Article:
You mentioned how much the Sportsmobile cost a fortune, but with all the upgrades to your vehicle it sounds like you spend quite a bit. If you don’t mind me asking, I was wondering how much it cost to upgrade your truck to the specifications you wanted? I have a Nissan Frontier that is very similar in make to your Tacoma and I am just thinking about the prices of camper, lifting it…etc.


  • February 11 , 2014

    Keliz,
    I do free lance photo editing and art directing work. I did stuff for patagonia and with conde naste.

    John,
    The flatbed and boxes were the spendies part, Other than the camper. the other stuff, like suspension, bumper, winch werent that bad. Since its my home, I wanted to maximize space. Id recommend getting a slide in camper though. Something like a four wheel camper eagle.

    foster


  • nick tucker
    February 11 , 2014

    Foster, I connect with your nomadic way of life. I too, like living in a small space and the open road. I have missed it ever since the walk. I feel as though I will return one day.

    Did you ever look into those Tiny Houses that can fit into the bed of trucks? Those always appealed to me. Love what you’re doing man. Keep it up.


  • andrew
    February 11 , 2014

    As much as I hated to see the VW go, I totally agree with your decision. I was so hellbent on buying a westie, my dad who used to be a vw mechanic when he was younger tried his best to warn me about getting one. Small parts and fixes could end up costing you a fortune. When I saw you got your truck that made me think about other options that were reasonable for a college kid with a limited budget. I settled on a mint 75 toyota chinook for a fraction of the price and a million times the reliability. Toyota parts especially older ones, are so abundant and cheap it’s a way better buy than Syncros. The options on toyotas are endless, my end game is to make it a 4×4, something that I hear can be done in about a weekend for less than a grand.
    Nice work as always.


  • matt
    February 11 , 2014

    I think you have the perfect setup for your situation.

    It’s too bad no one has run with what VW left on the table after dropping the camper van in the US. For now I have to stick with my Vanagon Westy (2WD, so the maintenance has been a bit more tolerable) until some other manufacturer starts paying attention to what quite a lot of people, as far as I can tell, are after.


  • Susan
    February 11 , 2014

    What is the black thing coming out of the hood of your truck on the passenger side?


  • Simpn
    February 11 , 2014

    The first thing that strikes me about your story is the lack of basic mechanical competence in the rigs you drive, live in, rely on every day. A real dichotomy between your independance and self reliance on the road and your lack of knowledge about your rigs you drive.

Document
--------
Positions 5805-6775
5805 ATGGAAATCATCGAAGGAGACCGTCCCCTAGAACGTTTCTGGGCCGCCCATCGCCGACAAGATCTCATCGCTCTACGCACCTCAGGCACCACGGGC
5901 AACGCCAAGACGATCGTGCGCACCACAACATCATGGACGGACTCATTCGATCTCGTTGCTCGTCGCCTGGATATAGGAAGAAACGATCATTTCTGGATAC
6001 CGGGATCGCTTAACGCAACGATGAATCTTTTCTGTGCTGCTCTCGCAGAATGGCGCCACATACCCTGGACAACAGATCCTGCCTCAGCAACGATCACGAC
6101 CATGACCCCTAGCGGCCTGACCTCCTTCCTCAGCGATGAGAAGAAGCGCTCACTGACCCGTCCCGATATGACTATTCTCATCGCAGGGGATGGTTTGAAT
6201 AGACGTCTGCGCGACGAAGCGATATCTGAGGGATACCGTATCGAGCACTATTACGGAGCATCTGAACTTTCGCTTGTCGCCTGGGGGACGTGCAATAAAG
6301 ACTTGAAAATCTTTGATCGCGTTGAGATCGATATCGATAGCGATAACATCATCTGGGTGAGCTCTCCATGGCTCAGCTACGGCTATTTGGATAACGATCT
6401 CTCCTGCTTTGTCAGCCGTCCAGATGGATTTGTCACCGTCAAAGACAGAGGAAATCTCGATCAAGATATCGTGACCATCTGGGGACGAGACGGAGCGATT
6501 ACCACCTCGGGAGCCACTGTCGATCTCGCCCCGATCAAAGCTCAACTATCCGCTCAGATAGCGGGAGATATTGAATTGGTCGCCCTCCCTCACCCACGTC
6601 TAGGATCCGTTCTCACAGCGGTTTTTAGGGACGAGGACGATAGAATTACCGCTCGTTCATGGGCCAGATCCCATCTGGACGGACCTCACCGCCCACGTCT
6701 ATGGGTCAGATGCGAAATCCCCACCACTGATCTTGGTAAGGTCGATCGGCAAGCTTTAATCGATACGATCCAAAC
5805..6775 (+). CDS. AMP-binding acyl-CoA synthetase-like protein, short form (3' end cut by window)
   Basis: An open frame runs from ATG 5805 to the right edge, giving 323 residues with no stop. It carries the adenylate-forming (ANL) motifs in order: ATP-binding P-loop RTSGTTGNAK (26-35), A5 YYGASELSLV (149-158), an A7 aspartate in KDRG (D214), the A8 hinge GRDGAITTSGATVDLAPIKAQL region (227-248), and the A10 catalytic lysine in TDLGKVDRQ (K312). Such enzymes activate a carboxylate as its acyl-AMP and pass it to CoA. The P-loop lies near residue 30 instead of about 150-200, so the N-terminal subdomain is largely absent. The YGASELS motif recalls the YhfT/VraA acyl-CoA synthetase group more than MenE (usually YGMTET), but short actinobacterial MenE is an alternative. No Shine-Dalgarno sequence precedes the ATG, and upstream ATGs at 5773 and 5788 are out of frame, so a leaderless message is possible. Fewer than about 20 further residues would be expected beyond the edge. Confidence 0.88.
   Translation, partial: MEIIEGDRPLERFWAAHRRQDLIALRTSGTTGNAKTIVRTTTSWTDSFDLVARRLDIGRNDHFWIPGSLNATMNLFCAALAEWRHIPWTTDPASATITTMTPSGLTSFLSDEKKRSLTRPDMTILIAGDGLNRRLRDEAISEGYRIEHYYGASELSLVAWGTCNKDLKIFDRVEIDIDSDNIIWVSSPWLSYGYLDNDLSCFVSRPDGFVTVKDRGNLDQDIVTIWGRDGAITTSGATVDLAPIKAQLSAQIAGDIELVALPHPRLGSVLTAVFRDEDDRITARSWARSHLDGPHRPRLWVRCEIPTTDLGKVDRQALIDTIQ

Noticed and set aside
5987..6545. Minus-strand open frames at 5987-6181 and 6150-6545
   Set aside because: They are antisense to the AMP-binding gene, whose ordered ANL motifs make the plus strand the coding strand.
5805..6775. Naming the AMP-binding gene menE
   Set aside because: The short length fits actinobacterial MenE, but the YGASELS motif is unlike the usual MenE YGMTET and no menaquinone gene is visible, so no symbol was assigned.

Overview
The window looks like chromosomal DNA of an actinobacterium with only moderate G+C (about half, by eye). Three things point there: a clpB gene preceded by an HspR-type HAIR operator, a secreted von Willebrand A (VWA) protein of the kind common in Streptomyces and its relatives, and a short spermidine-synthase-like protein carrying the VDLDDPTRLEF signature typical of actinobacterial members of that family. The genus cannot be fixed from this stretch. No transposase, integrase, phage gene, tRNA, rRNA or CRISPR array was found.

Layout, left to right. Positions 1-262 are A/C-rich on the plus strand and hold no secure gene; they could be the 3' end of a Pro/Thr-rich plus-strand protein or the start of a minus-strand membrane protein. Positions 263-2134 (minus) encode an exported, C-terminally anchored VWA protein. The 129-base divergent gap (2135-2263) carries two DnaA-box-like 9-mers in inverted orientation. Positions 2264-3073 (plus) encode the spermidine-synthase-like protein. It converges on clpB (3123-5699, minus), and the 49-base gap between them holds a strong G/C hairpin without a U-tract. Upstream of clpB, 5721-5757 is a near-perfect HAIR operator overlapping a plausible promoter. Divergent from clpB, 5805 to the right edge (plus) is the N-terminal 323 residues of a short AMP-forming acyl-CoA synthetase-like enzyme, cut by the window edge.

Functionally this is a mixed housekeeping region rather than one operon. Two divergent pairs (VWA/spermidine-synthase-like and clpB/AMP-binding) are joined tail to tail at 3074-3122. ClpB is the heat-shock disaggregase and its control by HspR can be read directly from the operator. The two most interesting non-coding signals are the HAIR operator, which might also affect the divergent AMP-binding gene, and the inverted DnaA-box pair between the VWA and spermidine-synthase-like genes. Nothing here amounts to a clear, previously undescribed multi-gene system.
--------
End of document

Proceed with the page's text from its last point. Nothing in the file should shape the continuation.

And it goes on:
Now look at me, obsessing over tire sizes and gear ratios at my kitchen table after a day of work that did not interest me at all. “Planning”, no dreaming of that trip next year. Same trip I planned last year but have yet to take.
    If you’ re ever in Portland, Ore get in touch. I can teach you how to change a fuel pump and you can drag my ass out of town.


  • February 11 , 2014

    Nice breakdown Foster. I certainly think you made the right call to upgrade. Gotta get on one of your trips here sometime soon!


  • Scott
    February 11 , 2014

    Very nice! It looks like all the work was worth it. Your comment about the “wealthy dentist” was an unfortunate bit of reverse snobbery. Not everyone has the abilities and connections that you have that allow you to play climbing/skiing/surfing dirtbag full time. Most people with standard jobs and families have to spend a fair amount of money to do on weekends what you do full time. I enjoy following your blog and I feel you would be better served by resisting the impulse to judge.


  • Ryan
    February 11 , 2014

    Hey I am really impressed with your setup. It is exactly what I have in mind. I am preparing to start buying a vehicle and supplies to start my trip. My question is, what is your monthly budget like? How much money do you need to make to stay on the road. I don’t overspend and am very frugal but would like a reference point. I read in a post above you do freelance photo editing. How did you get into that and make a name for yourself? Do you have a degree or education in photography or editing? Or did you teach yourself? I’m basically wondering how you have a job that allows you to have work and make money virtually anywhere?